It’s been said that the average human touches their face 2,000 times a day.
“There are so many things that we do on a normal basis that we take for granted and we don’t even realize,” says Jamie Nieto (BBA99).
After a freak accident in 2016 left the two-time Olympic high jumper partially paralyzed from a spinal cord injury, “I had to have somebody scratch my face for me because I couldn’t move my arms.”
He also had to learn to eat again, starting off with pureed food and gradually working his way back to solid food. He had to learn how to breathe more effectively after the surgery to repair two discs that impacted his diaphragm. And three years after his accident, he’s still learning to walk again.
Having found success—and disappointment—in a sport measured in inches, Nieto understands better than most the challenge of willing one’s body to realize its fullest potential.
“As time has gone on, I’m just getting better and better,” he says at the Pasadena, Calif., apartment that he shares with his wife, Jamaican Olympic hurdler Shevon Stoddart. “I didn’t become an Olympian overnight. It took time for me to develop. I started in 1993 as a junior in high school and I didn’t make my first national team until 2003. And then the next year, 2004, I made the Olympic team.”
Nieto hopes it won’t take another 11 years to fully restore his body so that he can run again, but “I’ve got the rest of my life to get better,” he says, “and I’m going to do my best to get better as fast as I can.”
Friends often tell Nieto that his story is inspirational—which it truly is. “But I don’t want to be inspirational,” he says, no trace of bitterness in his voice. “I don’t want to be motivational. I want to have a normal life. I want to be able to do what I used to do. That’s where I want it to be, but if these are the cards I’ve been dealt, I’m going to play them.”
Nieto discovered his love for track and field as a junior at Valley High School in his native Sacramento, Calif., after a bad grade in geometry class kept him off the basketball team his junior year. “I was kind of discouraged because I wanted to do a sport, but I didn’t know what to do,” he recalls. A friend suggested that he try track and field: “You can do the high jump and you can come back next year for basketball and you’ll be dunking on everybody, you know?’” That first year, he “pretty much jumped over my head at that time—6’4”, which was the goal”—and made it to the high school state meet in California.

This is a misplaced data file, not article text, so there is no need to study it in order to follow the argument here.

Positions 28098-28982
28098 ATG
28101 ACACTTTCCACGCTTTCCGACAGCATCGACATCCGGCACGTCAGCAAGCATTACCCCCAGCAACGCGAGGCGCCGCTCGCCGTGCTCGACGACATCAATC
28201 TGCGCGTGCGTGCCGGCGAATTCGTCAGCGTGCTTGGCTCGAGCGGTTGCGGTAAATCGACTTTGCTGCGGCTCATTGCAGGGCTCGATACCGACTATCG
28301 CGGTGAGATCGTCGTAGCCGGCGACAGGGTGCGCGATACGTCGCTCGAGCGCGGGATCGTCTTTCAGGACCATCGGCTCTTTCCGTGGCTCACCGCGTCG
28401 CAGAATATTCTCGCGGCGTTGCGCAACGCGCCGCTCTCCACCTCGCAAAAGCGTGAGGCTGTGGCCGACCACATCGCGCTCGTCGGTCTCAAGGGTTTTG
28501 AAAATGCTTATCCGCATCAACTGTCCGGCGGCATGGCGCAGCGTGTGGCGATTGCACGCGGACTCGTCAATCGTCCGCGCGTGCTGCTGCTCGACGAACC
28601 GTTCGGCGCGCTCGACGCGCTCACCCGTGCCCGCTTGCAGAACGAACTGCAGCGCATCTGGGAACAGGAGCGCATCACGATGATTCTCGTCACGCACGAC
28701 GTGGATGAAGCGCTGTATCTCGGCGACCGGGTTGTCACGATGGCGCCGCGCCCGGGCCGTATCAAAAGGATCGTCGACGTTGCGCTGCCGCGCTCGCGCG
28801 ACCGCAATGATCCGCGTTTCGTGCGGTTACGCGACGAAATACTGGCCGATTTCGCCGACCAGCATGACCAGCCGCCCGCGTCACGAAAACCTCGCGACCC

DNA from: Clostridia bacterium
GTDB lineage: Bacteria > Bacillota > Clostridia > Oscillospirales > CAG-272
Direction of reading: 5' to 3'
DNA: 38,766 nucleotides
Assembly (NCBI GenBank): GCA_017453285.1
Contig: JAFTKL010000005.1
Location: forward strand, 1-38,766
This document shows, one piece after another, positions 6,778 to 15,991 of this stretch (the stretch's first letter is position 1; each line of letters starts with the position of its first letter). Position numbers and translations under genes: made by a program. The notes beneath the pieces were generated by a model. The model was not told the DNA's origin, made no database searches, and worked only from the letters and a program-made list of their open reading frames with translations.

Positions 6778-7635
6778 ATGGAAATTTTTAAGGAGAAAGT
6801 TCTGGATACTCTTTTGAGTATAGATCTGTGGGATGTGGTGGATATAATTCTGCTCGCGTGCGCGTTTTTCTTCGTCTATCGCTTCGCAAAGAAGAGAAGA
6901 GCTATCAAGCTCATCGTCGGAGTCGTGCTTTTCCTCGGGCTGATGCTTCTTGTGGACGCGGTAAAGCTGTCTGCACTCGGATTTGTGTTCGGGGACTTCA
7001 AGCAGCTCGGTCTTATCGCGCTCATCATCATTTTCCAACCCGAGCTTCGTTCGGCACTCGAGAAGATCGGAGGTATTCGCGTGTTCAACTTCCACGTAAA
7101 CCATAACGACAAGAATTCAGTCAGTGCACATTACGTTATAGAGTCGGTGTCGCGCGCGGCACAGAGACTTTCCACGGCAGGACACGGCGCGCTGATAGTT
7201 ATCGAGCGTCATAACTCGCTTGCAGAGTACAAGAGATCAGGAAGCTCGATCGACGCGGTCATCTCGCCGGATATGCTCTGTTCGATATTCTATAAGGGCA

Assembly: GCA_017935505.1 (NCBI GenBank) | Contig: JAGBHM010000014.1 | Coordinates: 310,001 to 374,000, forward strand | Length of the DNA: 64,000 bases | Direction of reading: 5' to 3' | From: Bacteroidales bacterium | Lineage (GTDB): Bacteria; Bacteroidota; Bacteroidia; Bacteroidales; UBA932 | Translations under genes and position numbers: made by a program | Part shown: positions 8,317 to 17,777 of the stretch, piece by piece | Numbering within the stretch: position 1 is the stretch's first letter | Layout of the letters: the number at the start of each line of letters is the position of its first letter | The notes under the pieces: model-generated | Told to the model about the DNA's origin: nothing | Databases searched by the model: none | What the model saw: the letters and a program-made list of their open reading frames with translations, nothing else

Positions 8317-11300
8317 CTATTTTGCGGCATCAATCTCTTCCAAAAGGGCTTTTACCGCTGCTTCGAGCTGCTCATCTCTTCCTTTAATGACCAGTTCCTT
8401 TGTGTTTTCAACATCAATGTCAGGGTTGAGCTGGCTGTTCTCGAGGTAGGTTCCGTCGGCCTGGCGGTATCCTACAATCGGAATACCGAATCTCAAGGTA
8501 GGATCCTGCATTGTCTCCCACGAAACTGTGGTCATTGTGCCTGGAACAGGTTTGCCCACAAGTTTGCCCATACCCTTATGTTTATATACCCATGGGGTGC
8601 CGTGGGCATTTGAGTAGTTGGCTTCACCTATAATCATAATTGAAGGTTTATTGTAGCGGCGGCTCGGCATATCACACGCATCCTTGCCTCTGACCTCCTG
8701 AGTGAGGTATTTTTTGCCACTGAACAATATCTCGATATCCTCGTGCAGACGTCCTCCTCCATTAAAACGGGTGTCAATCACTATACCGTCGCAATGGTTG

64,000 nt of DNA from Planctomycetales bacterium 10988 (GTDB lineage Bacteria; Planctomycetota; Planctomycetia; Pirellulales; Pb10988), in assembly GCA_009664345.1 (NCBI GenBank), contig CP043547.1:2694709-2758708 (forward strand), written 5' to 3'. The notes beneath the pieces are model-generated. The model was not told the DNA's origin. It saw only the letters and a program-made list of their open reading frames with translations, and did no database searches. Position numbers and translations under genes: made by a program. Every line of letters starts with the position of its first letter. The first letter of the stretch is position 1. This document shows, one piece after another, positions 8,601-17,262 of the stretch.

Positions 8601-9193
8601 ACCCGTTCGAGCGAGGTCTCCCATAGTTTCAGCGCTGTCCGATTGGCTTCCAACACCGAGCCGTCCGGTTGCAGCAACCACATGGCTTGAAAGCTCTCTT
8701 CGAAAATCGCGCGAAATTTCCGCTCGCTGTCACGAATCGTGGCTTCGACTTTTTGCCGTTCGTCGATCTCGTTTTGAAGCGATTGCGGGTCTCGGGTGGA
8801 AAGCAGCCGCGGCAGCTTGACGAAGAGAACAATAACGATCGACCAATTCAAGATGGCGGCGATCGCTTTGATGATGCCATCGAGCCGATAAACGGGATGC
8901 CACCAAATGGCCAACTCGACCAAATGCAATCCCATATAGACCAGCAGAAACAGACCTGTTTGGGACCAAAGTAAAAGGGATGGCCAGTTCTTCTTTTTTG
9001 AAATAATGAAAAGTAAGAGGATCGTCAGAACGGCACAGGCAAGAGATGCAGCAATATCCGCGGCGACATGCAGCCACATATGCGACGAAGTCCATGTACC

As a senior, Nieto returned to the basketball team, but his focus had shifted to track and field. He ended up jumping 6’9” and got into the state meet again. His jump wasn’t high enough to attract a full scholarship from a Division 1 college, so he enrolled at Sacramento City College. Eventually he jumped over 7’, and several D1 colleges took notice. One of them was Eastern Michigan, where Coach Bob Parks was looking for a second high jumper to shore up his roster. “I talked to the coaches out there and they said, ‘We’d love to have you and you would start competing right away,’” Nieto recalls. “That sounded appealing to me, so that’s what I did. I didn’t have a recruiting trip or anything. I had never even seen the campus—I just went.”
Eastern Michigan has sent at least one track competitor to every Summer Olympics since 1960. Nieto kept that streak alive in 2004, as the school’s sole representative in Athens, Greece, and returned in 2012, alongside Eric Alejandro (BBA08) representing Puerto Rico in the 400-meter hurdles.
“It wasn’t until I was at Eastern Michigan that I really developed that dream to think that I could make an Olympic team,” Nieto says. During his first season at Eastern, after he failed to qualify for the NCAA meet, he made a promise to his coach, Brad Fairchild: “Next year, I’m going to become an All-American. I’m going to break the indoor and outdoor school record.”